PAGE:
Let’s take a look at a significant opportunity concerning substance wellbeing in the workplace: prevention. If we can reach people earlier in the progression of their struggles with alcohol and other drugs, we can improve outcomes, avoid downstream consequences, and help individuals re-direct their energies towards thriving at their place of employment. Just talking about prevention, however, summons a very real concern: existing methods aren’t working. Why? They’re antiquated and aimed at adolescents, to start. We’re talking D.A.R.E here. As the USA Today told us in 1993, and the Government Accounting Office in 2003 (as reported in the Journal of the American Medical Association): “DARE doesn’t work.”1 And they are right.2
The bulk of preventive programming targeting substance use and substance wellbeing has been developed for adolescents. There are a variety reasons behind this situation. Earlier onset of risky substance use is strongly correlated with future severity. In light of this, early intervention makes sense. Additionally, since adolescents are legally dependent individuals, the burden of promoting future health is felt even more strongly by providers and caregivers. Large-scale initiatives are also politically popular – they communicate to the broader public that policy makers are doing something about real, and felt, crises in many peoples’ communities. Prevention, for youths, has thus largely been understood as an educational challenge. If individuals are equipped with a richer understanding of the perils and pitfalls of risky substance use, they will rationally elect to avoid those behaviors.
The manifest failings of this approach are both evident and widely acknowledged. Telling people about potential future difficulties (and about the dire consequences that attend some of those challenges) does little to modify behavior. Ask any wellness specialist or HR Director anywhere: do dark tales of future woe delivered to your population guide behavior? Where preventive programming is limited to educational endeavors, we can expect minimal impact. Fortunately, prevention doesn’t have to mean warnings of future catastrophes. This is partly a problem of the stark binaries that inform actual practices in the field. Elsewhere we have talked about the limits of abstinent/using frameworks. Similarly, prevention shouldn’t be understood as something that takes place far in advance of “the problem.” Instead prevention should include the suite of measures that prevent a recognized concern from developing the full set of potential consequences.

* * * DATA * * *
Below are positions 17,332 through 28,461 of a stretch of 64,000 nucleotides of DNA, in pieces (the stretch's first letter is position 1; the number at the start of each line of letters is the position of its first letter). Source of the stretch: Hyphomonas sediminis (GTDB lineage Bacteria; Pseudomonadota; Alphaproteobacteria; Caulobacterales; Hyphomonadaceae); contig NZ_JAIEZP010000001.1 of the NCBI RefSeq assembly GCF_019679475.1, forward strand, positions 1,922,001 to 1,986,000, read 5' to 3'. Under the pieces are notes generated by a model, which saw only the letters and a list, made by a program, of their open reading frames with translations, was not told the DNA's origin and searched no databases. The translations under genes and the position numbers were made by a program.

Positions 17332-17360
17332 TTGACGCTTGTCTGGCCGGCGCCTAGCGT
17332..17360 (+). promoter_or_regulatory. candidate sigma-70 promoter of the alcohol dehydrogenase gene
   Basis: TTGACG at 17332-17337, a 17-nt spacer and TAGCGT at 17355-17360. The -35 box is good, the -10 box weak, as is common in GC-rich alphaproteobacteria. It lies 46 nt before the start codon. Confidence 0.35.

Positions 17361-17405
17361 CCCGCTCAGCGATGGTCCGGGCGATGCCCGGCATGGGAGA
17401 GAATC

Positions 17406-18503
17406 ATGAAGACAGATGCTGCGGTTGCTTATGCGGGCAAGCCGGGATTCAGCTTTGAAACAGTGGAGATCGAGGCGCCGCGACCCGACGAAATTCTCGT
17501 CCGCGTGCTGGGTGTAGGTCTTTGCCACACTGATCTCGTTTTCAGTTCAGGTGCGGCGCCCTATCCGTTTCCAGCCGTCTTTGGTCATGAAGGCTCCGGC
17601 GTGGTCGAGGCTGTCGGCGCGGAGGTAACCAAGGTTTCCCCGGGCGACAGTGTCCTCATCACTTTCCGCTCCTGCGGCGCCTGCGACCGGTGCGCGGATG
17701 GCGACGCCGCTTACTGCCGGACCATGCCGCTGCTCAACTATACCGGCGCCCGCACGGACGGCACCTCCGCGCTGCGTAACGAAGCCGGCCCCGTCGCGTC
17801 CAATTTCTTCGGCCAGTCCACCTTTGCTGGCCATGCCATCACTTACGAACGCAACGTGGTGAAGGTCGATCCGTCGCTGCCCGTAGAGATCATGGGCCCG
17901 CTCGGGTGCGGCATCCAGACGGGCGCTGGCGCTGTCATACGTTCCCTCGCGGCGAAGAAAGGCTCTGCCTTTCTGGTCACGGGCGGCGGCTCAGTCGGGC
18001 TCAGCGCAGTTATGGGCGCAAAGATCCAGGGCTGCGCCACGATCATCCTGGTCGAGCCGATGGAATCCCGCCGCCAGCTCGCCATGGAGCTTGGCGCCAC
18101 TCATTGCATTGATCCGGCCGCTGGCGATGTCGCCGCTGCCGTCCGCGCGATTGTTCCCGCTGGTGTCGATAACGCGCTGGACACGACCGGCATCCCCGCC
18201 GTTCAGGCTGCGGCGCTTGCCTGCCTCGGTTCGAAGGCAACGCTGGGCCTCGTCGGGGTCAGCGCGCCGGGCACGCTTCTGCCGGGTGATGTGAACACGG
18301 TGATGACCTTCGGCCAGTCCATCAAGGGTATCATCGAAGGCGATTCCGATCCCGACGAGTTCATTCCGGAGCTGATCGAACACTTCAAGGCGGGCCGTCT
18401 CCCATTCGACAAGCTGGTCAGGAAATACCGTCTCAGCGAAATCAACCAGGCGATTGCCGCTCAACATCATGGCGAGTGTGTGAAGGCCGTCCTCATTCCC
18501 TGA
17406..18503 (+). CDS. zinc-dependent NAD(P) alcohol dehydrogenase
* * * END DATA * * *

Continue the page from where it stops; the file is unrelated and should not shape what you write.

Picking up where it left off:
In the workplace, prevention isn’t just about stopping risky use of alcohol and drugs before they begin. It is about educating employees to recognize when their behaviors are becoming risky and empowering them to take responsibility for the situation. That means prevention isn’t a matter of telling people what could go wrong. It has to be more nuanced, and more detailed. Prevention includes translating warning signs into concrete actions: helping individuals recognize building challenges and offering tools to revise behavior. The old, and moralistic way, was to “wait until it got bad enough that assistance was unavoidable.” Of course, this often has catastrophic results, and can be years in the making. The compassionate revision of this approach was to “bring the bottom up,” that is to say, to help people see where they were headed and reverse course earlier. A value-neutral, quality-of-life enhancing program goes several steps further: meet people where they are, ask them what they want, strategize how to achieve those goals.
A robust substance use prevention program is highly visible, readily accessible and intimately responsive. Everybody knows about it, it is easy to get to, and it feels (and is) tailored to personal needs. It doesn’t look like pro forma zero tolerance policy announcements (even where zero tolerance is a necessary standard), it isn’t dry and disconnected health lectures, and it certainly isn’t waiting until the crisis is so acute and so unavoidable that it demands action.
In political and policy discussions, preventive health makes for a great sound bite. It promises to save money, it is clearly underutilized, and it looks like a solution. Back in the heated political climate of the 2008 presidential election, Joshua Cohen, Peter Neumann, and Milton Weinstein argued in the pages of The New England Journal of Medicine that these claims were often overstated.3 In their widely cited piece, however, they exempted several areas where the benefits are unmistakable: tobacco cessation, dietary interventions, exercise programs and alcohol overuse. Substance use prevention works. But it isn’t easy to do. When addressing alcohol and drug use, effective workplace policies aren’t enough – sophisticated programming to place employees in the driver’s seat, in their own health decisions, needs to become the gold standard approach.
1JAMA. 2003;289(5):539 doi:10.1001/jama.289.5.539-a. 2Lillenfeld, Scott O. and Hal Arkowitz. (2014). “Why “Just Say No” Doesn’t Work.” Scientific American Mind 25, 70 – 71. doi:10.1038/scientificamericanmind0114-70 3Cohen, J. T., Neumann, P. J., & Weinstein, M. C. (2008). Does Preventive Care Save Money? Health Economics and the Presidential Candidates. New England Journal of Medicine, 358(7), 661–663.